This invention relates primarily to the fitting with which the flexible conduit is connected. As applied to the underground system the invention disclosed herein includes. a branch duct for each two adjacent stalls. Each branch duct which serves two stalls is provided with the improved fitting of this invention. The fitting used with the, underground system is a floor fitting having a main passageway which leads through the branch into the main nuder'ground exhaust duet. This main passageway is adapted to receive the flexible tube for storage therein. This main passageway has two. side branch passageways which communicate therewith and have separate openings through the fitting. The flexible tube may be withdrawn completely from the main passageway and connected at one end with an automobile tail pipe and at the opposite end with either side branch passageway of the main or tube storage passageway within the fitting.
Such floor fitting and branch duct leading from the underground exhaust main therefore provides a main branch passageway which serves also as a storage chamber for a flexible tube and two side passageways communicating with the main branch and storage passageway. A motor vehicle may be connected by means of a flexible tube with either side passageway. Two motor vehicles may be connected at the same'time with the fitting through connection with the two side branches.
This construction :simplifies and reduces the cost of the underground system while permitting it to serve the same number of stalls Within a building. It reduces the underground piping and also reduces by one-half the number of flexible tubes required by the system as compared with the earlier system.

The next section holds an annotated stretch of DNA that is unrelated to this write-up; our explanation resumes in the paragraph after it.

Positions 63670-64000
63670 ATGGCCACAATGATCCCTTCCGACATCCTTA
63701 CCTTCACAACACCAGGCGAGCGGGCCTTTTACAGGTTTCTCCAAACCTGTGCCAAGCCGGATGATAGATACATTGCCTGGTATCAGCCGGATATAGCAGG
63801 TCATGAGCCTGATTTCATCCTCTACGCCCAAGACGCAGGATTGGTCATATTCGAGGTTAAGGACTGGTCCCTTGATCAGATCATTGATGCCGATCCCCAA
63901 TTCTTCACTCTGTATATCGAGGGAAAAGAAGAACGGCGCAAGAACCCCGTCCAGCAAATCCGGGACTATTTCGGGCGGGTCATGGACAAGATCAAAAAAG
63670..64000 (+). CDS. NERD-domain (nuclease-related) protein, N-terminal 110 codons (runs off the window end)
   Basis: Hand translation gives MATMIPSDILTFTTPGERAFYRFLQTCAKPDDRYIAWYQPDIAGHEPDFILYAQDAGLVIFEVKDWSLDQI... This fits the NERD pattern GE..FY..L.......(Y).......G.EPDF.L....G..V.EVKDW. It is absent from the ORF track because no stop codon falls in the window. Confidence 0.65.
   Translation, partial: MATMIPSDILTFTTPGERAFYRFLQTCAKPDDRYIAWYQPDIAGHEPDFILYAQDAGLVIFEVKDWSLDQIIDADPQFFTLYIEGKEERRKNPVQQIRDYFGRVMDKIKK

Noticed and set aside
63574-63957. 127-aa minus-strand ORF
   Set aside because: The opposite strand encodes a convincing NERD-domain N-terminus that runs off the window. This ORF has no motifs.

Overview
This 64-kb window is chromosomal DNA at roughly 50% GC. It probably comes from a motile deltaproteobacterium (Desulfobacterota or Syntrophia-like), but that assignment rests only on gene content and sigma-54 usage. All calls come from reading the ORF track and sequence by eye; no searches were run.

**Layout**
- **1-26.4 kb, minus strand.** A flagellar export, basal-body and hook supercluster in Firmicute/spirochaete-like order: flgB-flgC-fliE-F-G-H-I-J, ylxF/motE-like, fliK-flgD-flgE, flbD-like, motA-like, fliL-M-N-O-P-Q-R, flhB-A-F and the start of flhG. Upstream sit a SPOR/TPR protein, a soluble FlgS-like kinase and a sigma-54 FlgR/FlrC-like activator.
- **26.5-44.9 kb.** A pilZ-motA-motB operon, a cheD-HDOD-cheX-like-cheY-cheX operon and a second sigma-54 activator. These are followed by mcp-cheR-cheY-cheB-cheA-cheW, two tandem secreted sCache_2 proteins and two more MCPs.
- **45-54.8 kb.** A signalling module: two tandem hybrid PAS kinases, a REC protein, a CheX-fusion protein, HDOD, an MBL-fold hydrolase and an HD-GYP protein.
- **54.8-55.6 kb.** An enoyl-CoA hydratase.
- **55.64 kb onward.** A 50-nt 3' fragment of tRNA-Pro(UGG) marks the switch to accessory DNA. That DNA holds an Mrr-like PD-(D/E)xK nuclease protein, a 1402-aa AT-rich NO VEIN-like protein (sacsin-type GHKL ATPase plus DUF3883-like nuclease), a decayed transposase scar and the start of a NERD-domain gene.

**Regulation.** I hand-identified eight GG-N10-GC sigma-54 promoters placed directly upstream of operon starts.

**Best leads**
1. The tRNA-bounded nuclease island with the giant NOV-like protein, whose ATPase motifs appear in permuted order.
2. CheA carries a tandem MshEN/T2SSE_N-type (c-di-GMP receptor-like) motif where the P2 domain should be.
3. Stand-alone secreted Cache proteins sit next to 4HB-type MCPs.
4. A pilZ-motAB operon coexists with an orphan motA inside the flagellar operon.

As applied to an above the floor exhaust, the improved fitting with which the flexible tube is connected is a wall or door fitting. It is a fitting which is adapted to be mounted within the thickness of .an outside door or the thickness of an outer wall. One end of the flexible tube which has its opposite end connected with the automobile tail pipe is coupled with this fitting or may be passed therethrough to discharge exhaust gas out of doors. This fitting is provided with a closure plate to normally close the opening therethrough. The fitting is of such a character that it is capable of being mounted within .doors or walls which vary in thickness.
Other objects, advantages and meritorious features will more fully appear from .the following description, claims, and accompanying drawings, wherein:
Fig. 1 is a perspective partly broken away showing in section a fragment of an underground .gas exhaust systern embodying my invention;
Fig. 2 is a plan :of a floor plate portion of the floor fitting which is herein described;
Fig. 3 illustrates a fragmentary'elevation of .of
the flexible :tube showing same connected with the exhaust pipe of a motor vehicle; Fig. 4 is a vertical sectional view taken on the 'line 44 of Fig. 2 and showing in solid line the flexible tube stored within the device and showing in dotted outline a flexible tube connected at one end with one of the side branches of the underground conduit;
Fig. 5 is a fragmentary vertical sectional View taken on the line 55 of Fig. 2';